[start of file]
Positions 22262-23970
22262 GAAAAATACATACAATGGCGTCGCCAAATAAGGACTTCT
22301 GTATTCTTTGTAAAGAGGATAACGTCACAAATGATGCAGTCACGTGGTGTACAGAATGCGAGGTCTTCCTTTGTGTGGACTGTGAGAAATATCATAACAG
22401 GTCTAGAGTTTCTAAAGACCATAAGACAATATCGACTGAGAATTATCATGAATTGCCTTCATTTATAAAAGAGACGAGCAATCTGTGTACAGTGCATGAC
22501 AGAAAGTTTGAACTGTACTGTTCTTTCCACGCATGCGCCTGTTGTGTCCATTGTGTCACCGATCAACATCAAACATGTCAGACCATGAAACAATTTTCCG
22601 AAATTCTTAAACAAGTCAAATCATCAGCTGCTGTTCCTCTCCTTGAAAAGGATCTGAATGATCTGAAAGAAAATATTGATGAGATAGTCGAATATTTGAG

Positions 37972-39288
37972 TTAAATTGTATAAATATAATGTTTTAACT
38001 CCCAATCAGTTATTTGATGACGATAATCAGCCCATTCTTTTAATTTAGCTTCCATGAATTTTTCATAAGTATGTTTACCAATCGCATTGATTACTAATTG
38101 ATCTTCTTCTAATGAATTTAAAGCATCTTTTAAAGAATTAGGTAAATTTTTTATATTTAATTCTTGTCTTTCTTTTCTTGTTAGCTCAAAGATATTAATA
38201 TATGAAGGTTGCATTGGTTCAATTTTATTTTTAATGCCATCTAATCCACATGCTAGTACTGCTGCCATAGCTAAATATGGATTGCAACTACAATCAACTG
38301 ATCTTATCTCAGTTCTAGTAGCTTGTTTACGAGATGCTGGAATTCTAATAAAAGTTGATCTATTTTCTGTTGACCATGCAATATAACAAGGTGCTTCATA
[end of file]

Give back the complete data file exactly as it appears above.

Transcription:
Positions 22262-23970
22262 GAAAAATACATACAATGGCGTCGCCAAATAAGGACTTCT
22301 GTATTCTTTGTAAAGAGGATAACGTCACAAATGATGCAGTCACGTGGTGTACAGAATGCGAGGTCTTCCTTTGTGTGGACTGTGAGAAATATCATAACAG
22401 GTCTAGAGTTTCTAAAGACCATAAGACAATATCGACTGAGAATTATCATGAATTGCCTTCATTTATAAAAGAGACGAGCAATCTGTGTACAGTGCATGAC
22501 AGAAAGTTTGAACTGTACTGTTCTTTCCACGCATGCGCCTGTTGTGTCCATTGTGTCACCGATCAACATCAAACATGTCAGACCATGAAACAATTTTCCG
22601 AAATTCTTAAACAAGTCAAATCATCAGCTGCTGTTCCTCTCCTTGAAAAGGATCTGAATGATCTGAAAGAAAATATTGATGAGATAGTCGAATATTTGAG

Positions 37972-39288
37972 TTAAATTGTATAAATATAATGTTTTAACT
38001 CCCAATCAGTTATTTGATGACGATAATCAGCCCATTCTTTTAATTTAGCTTCCATGAATTTTTCATAAGTATGTTTACCAATCGCATTGATTACTAATTG
38101 ATCTTCTTCTAATGAATTTAAAGCATCTTTTAAAGAATTAGGTAAATTTTTTATATTTAATTCTTGTCTTTCTTTTCTTGTTAGCTCAAAGATATTAATA
38201 TATGAAGGTTGCATTGGTTCAATTTTATTTTTAATGCCATCTAATCCACATGCTAGTACTGCTGCCATAGCTAAATATGGATTGCAACTACAATCAACTG
38301 ATCTTATCTCAGTTCTAGTAGCTTGTTTACGAGATGCTGGAATTCTAATAAAAGTTGATCTATTTTCTGTTGACCATGCAATATAACAAGGTGCTTCATA